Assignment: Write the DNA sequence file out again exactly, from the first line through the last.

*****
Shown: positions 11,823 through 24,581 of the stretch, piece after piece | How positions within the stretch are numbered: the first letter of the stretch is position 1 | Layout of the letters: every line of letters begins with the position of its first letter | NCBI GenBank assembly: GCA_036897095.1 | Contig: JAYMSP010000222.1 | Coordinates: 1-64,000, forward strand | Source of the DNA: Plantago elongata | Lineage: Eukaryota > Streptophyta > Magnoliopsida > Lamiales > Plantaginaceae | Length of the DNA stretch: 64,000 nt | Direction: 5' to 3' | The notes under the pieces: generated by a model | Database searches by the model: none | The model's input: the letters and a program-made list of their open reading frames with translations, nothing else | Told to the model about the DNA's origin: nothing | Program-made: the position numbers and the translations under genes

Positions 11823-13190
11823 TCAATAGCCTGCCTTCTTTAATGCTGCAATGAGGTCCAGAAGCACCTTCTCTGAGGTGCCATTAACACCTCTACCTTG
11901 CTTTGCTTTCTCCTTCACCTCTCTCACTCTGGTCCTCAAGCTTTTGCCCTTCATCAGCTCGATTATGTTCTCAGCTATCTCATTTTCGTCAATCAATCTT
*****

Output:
Shown: positions 11,823 through 24,581 of the stretch, piece after piece | How positions within the stretch are numbered: the first letter of the stretch is position 1 | Layout of the letters: every line of letters begins with the position of its first letter | NCBI GenBank assembly: GCA_036897095.1 | Contig: JAYMSP010000222.1 | Coordinates: 1-64,000, forward strand | Source of the DNA: Plantago elongata | Lineage: Eukaryota > Streptophyta > Magnoliopsida > Lamiales > Plantaginaceae | Length of the DNA stretch: 64,000 nt | Direction: 5' to 3' | The notes under the pieces: generated by a model | Database searches by the model: none | The model's input: the letters and a program-made list of their open reading frames with translations, nothing else | Told to the model about the DNA's origin: nothing | Program-made: the position numbers and the translations under genes

Positions 11823-13190
11823 TCAATAGCCTGCCTTCTTTAATGCTGCAATGAGGTCCAGAAGCACCTTCTCTGAGGTGCCATTAACACCTCTACCTTG
11901 CTTTGCTTTCTCCTTCACCTCTCTCACTCTGGTCCTCAAGCTTTTGCCCTTCATCAGCTCGATTATGTTCTCAGCTATCTCATTTTCGTCAATCAATCTT